Tamales stuffed with pork, chicken — even strawberries — star at this festival
ARI SHAPIRO, HOST:
The Coachella Valley in California is home to a world-famous festival - you know, the one Beyonce headlined a few years ago.
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BEYONCE: (Singing) All the single ladies.
SHAPIRO: OK, well, this weekend, it hosts another even longer-running festival...
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SHAPIRO: The Indio International Tamale Festival. This one also features dozens of musical groups like Banda Machos, who we're hearing now - also, lots of tamales.
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UNIDENTIFIED PERSON: (Speaking Spanish).
SHAPIRO: Juan Carlos Barajas is the festival's culinary director and a tamale maker himself. Welcome.
JUAN CARLOS BARAJAS: Hi, good to be here.
SHAPIRO: This festival has been going for 30 years now. How did it start for you? What's your tamale origin story?
BARAJAS: Wow. Well, it's one of those festivals that we have always been a part of growing up here. And later on, we decided to showcase my father's recipe and my mother's recipe with the birria tamales, and that's how it all started.
SHAPIRO: And last year, you won the trophy for best tamale. It's braised beef. What makes it special?
BARAJAS: In essence, in 2016, when we decided to participate, I knew we had to do something different. So we implemented this birria tamale, what we call the inside-out tamale, where we open the husk, we do a small partition on the masa and then we added the fresh birria right on top of it with a little bit of the consomme - which is the broth - fresh onion, cilantros, pickled onions and chile de arbol sauce, and that just took it. Everybody was...
SHAPIRO: Oh, so you're not baking it in the husk. You're not making the birria inside of the masa.
BARAJAS: Yes, we are not.
BARAJAS: We're making the masa and cooking the masa by itself. However, we do marinate the masa with the same sauce that we marinate the birria with. So that, in essence, gives it, you know, that birria flavor in the masa as well.
SHAPIRO: As culinary director, part of your job is to find great tamales to include in the lineup. So tell us about some that you are especially excited about having discovered this year.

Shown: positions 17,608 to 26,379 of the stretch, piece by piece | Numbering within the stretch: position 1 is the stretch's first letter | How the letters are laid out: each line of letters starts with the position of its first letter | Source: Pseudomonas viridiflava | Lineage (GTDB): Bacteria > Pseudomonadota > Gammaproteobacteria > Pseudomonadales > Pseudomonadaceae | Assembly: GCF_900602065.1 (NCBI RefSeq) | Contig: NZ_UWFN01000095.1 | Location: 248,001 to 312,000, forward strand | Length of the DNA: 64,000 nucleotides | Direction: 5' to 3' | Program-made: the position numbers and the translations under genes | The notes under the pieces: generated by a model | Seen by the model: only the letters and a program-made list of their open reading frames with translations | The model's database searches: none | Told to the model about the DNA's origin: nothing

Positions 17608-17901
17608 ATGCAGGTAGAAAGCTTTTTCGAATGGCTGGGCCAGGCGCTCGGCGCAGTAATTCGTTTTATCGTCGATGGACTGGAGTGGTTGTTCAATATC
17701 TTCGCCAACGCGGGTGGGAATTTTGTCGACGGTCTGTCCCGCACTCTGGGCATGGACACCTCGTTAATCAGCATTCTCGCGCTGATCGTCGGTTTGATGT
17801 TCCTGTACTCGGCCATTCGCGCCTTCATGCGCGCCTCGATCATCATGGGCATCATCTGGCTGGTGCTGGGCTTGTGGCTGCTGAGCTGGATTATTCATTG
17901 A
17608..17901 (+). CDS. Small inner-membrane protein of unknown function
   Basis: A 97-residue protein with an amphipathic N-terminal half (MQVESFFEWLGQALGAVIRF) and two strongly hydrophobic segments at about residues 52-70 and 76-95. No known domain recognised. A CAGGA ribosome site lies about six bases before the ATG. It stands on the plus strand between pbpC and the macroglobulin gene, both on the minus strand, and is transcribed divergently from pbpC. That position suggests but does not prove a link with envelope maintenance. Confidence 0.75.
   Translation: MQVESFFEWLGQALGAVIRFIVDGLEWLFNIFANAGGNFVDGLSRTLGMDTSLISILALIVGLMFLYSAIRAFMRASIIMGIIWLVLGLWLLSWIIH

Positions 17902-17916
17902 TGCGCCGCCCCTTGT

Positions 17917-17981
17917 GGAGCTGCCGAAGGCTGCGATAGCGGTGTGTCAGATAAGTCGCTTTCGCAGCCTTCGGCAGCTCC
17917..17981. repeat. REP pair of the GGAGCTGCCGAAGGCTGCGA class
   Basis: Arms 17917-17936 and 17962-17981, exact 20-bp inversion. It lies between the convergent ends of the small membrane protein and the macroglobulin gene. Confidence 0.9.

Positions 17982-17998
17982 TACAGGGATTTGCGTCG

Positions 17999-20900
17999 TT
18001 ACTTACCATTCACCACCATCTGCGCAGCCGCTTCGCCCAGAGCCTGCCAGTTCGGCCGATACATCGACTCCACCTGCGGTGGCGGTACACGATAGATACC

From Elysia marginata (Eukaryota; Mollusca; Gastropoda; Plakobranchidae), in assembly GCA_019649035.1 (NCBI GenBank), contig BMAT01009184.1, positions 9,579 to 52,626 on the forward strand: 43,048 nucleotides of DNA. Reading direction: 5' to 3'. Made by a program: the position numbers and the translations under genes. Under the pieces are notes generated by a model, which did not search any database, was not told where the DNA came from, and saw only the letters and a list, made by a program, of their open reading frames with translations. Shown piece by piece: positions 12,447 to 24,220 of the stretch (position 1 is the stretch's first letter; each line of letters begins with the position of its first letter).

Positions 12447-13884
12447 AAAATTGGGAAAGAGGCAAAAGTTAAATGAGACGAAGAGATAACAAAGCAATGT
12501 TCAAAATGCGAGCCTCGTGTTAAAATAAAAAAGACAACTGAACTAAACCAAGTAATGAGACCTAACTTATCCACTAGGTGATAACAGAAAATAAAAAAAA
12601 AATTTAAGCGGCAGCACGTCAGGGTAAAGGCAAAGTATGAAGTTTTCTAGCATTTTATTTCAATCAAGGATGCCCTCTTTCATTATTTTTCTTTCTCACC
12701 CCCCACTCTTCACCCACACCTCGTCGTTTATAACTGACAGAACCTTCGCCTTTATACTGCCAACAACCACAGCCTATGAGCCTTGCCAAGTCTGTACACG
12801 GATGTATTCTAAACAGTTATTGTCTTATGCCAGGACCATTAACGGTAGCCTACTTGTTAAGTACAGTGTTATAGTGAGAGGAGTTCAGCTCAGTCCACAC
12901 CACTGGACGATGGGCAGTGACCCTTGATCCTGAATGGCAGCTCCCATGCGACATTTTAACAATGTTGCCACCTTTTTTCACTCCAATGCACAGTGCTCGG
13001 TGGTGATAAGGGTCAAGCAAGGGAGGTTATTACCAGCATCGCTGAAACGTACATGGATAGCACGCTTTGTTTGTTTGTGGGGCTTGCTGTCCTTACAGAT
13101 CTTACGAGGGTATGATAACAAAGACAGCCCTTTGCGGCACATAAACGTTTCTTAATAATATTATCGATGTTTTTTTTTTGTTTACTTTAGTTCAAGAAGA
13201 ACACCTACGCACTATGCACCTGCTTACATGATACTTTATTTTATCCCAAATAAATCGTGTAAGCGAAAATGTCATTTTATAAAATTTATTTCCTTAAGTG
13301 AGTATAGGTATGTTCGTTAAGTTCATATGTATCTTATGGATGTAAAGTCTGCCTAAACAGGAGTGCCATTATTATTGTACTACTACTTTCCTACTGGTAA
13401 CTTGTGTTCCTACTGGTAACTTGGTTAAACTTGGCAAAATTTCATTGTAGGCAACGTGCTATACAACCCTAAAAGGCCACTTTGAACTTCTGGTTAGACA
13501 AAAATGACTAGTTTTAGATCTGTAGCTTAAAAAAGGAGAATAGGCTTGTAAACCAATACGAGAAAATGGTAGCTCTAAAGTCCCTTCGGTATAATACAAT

BARAJAS: OK. So this year, what I'm excited to discover is this 89-year-old lady here from the Coachella Valley. Her name is Dona Cuca, and she makes these Sinaloa-style tamales, which are a little bit unique from what I'm used to. She actually adds a few vegetables, like carrots, potatoes, sliced peppers, olive, along with whether they're going to be pork or chicken. And they're very meticulously wrapped, kind of like a candy-wrapped tamale - individually wrapped. But also, the taste is just amazing. So I'm really looking forward, and I'm excited to have discovered her and being a part of the tamale festival this year.
SHAPIRO: There are almost as many kind of food festivals around the country as there are foods. What makes tamales so special?
BARAJAS: Well, you know, what makes it special - again, it's a recipe that you pretty much make memories with. You know, at one point in our lives, whether you're from Mexico, South America, Central America - tamales are a coming together of families, creating memories, assigning roles to everybody. One person does the masa. The other person handles the husks. The other person - it's like a small assembly line. Pretty much what we do is create these memories of making the tamales, but also it's eating the tamales. And for some families, the cool thing is also selling their tamales and make a little money as well while they're at it.
SHAPIRO: How many do you think you're going to eat over the course of this festival?
BARAJAS: I, personally - oh, my God. I mean, as many as I can.
BARAJAS: I'm probably going to be too busy, but I'm actually looking forward on tasting some of those unique tamales.
SHAPIRO: Juan Carlos Barajas is culinary director for the Indio International Tamale Festival, which is running all weekend in Indio, Calif. Eat another tamale for me. Wish I could join you. Thanks for the conversation.
BARAJAS: Thank you, Ari. It's been a pleasure.
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